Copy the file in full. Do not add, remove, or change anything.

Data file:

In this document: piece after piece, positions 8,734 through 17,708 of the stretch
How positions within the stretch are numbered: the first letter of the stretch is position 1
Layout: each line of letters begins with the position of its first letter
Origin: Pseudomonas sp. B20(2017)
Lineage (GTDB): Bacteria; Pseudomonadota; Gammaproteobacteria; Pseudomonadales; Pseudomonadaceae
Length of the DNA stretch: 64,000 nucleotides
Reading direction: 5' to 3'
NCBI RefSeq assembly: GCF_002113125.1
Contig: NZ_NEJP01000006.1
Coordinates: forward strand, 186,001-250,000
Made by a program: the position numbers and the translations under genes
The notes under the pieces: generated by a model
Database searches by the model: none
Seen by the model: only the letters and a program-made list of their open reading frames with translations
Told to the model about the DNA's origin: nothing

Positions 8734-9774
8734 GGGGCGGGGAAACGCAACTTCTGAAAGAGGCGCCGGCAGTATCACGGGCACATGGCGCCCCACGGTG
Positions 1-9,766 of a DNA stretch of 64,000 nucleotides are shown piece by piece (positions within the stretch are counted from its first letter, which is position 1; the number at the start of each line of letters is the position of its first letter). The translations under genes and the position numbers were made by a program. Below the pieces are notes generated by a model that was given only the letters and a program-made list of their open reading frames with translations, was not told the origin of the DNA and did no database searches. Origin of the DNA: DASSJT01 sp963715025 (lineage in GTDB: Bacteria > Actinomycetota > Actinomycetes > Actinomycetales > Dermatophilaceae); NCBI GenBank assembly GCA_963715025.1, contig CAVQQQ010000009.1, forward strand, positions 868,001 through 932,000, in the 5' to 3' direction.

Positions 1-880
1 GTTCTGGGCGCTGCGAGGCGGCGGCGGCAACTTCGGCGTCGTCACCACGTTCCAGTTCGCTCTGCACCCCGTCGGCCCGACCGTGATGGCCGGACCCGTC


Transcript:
In this document: piece after piece, positions 8,734 through 17,708 of the stretch
How positions within the stretch are numbered: the first letter of the stretch is position 1
Layout: each line of letters begins with the position of its first letter
Origin: Pseudomonas sp. B20(2017)
Lineage (GTDB): Bacteria; Pseudomonadota; Gammaproteobacteria; Pseudomonadales; Pseudomonadaceae
Length of the DNA stretch: 64,000 nucleotides
Reading direction: 5' to 3'
NCBI RefSeq assembly: GCF_002113125.1
Contig: NZ_NEJP01000006.1
Coordinates: forward strand, 186,001-250,000
Made by a program: the position numbers and the translations under genes
The notes under the pieces: generated by a model
Database searches by the model: none
Seen by the model: only the letters and a program-made list of their open reading frames with translations
Told to the model about the DNA's origin: nothing

Positions 8734-9774
8734 GGGGCGGGGAAACGCAACTTCTGAAAGAGGCGCCGGCAGTATCACGGGCACATGGCGCCCCACGGTG
Positions 1-9,766 of a DNA stretch of 64,000 nucleotides are shown piece by piece (positions within the stretch are counted from its first letter, which is position 1; the number at the start of each line of letters is the position of its first letter). The translations under genes and the position numbers were made by a program. Below the pieces are notes generated by a model that was given only the letters and a program-made list of their open reading frames with translations, was not told the origin of the DNA and did no database searches. Origin of the DNA: DASSJT01 sp963715025 (lineage in GTDB: Bacteria > Actinomycetota > Actinomycetes > Actinomycetales > Dermatophilaceae); NCBI GenBank assembly GCA_963715025.1, contig CAVQQQ010000009.1, forward strand, positions 868,001 through 932,000, in the 5' to 3' direction.

Positions 1-880
1 GTTCTGGGCGCTGCGAGGCGGCGGCGGCAACTTCGGCGTCGTCACCACGTTCCAGTTCGCTCTGCACCCCGTCGGCCCGACCGTGATGGCCGGACCCGTC